Russia’s famed small arms maker Kalashnikov Concern will increase its staff by creating 1,700 new jobs in 2017 amid a surge in export orders. In an interview with Sputnik, military expert Igor Korotchenko was optimistic about Kalashnikov’s chances on the Western markets.
“Kalashnikov Concern, which is part of the state corporation Rostec, will increase its staff by at least 30 percent by creating 1,700 new jobs in 2017 amid a surge in export orders,” RIA Novosti reported, citing the company’s press service.
“The concern will start working in three shifts,” the press service added.The list of new employees will include adjusters, grinders, toolmakers, millers, press operators, machine operators and others.
In an interview with Radio Sputnik, Igor Korotchenko, a military expert and editor-in-chief of National Defense journal, said that Kalashnikov now had good chances of increasing its sales in the West.
“Kalashnikov Concern is now implementing a number of major contracts with the Defense Ministry and has good prospects of selling its products abroad, above all the 100 series assault rifles,” Korotchenko said.
He added that several types of Kalashnikov rifles were also in high demand among police units abroad.
“If the Americans lift their sanctions against Russia, this would give an additional boost to Kalashnikov’s effort to enter the US arms market,” Korotchenko said.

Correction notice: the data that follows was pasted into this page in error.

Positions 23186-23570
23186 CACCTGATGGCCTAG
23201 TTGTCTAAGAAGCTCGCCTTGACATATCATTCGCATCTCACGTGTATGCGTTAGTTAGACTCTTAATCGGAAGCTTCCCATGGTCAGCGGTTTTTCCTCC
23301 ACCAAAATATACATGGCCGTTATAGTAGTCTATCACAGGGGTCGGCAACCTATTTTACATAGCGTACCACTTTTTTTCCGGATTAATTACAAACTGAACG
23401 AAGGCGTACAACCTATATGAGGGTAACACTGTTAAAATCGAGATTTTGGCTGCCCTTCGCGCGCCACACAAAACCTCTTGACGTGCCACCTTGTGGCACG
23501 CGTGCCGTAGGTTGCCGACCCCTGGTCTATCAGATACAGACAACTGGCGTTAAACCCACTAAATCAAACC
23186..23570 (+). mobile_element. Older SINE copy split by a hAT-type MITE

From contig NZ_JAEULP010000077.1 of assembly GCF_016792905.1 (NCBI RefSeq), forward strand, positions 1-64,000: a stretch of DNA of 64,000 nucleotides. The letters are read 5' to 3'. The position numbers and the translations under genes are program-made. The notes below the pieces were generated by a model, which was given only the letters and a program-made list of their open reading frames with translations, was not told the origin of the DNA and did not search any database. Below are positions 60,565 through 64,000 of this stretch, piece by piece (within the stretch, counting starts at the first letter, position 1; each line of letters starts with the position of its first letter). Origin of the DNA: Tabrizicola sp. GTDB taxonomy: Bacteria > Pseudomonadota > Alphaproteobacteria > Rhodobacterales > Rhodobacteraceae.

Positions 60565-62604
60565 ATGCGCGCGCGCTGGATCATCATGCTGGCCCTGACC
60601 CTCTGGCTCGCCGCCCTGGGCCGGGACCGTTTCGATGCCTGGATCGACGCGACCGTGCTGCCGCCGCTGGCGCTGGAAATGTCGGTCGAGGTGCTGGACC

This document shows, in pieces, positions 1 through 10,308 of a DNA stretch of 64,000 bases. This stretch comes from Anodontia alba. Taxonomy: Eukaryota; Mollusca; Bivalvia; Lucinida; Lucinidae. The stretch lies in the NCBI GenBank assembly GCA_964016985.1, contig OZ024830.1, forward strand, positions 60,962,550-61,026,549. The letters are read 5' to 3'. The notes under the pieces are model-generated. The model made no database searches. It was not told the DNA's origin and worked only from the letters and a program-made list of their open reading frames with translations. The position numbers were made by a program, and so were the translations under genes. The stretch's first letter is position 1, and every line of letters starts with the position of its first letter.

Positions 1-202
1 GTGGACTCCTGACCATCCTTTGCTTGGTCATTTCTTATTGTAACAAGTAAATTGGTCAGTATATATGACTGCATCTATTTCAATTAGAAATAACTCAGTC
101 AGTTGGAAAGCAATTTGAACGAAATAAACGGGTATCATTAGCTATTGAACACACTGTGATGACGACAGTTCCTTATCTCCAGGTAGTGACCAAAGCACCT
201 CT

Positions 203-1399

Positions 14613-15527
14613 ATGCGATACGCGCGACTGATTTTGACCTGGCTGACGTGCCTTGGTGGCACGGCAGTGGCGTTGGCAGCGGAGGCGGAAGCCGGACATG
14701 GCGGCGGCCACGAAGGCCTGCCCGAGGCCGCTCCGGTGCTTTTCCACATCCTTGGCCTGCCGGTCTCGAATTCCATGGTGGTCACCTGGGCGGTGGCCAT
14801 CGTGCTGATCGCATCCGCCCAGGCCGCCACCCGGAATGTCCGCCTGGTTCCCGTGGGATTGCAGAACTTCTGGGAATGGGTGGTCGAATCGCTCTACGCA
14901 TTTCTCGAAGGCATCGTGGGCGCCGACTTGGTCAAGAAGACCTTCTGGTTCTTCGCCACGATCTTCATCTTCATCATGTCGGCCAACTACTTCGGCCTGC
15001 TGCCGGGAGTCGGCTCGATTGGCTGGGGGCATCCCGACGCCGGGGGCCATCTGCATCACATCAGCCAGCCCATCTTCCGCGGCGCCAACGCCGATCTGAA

“Russian weapons are extremely reliable and efficient, that’s why Kalashnikov has good chances of expanding to foreign markets and this would certainly be the way to go.”
Igor Korotchenko said that Russian weapons had proved their efficiency in combat.
“The US M16, for example, proved unreliable in Afghanistan when even US commandos had to rely on Kalashnikovs. Here I mean legally-manufactured ones, not some copies and clones illegally being made by some countries. The genuine types of Russian automatic weapons have proved their effectiveness under the most rigorous combat situations,” Igor Korotchenko emphasized.The Kalashnikov Concern was created in 2013 in the merger of two Soviet-era plants, Izhmash and Izhevsk Mechanical Plant, becoming Russia’s largest producer of rifles and other weaponry.
The company sells civilian firearms and combat weapons in over 25 countries, including in Europe, Africa and Asia.
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